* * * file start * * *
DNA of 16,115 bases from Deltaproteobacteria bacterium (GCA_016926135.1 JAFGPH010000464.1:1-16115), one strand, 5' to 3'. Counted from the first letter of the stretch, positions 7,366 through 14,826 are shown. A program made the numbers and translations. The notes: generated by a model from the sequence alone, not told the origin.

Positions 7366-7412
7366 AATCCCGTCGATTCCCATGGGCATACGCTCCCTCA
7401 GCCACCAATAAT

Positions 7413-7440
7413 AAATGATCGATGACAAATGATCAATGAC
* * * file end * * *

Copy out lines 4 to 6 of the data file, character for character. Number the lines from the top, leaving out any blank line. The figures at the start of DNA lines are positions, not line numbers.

7401 GCCACCAATAAT

Positions 7413-7440
7413 AAATGATCGATGACAAATGATCAATGAC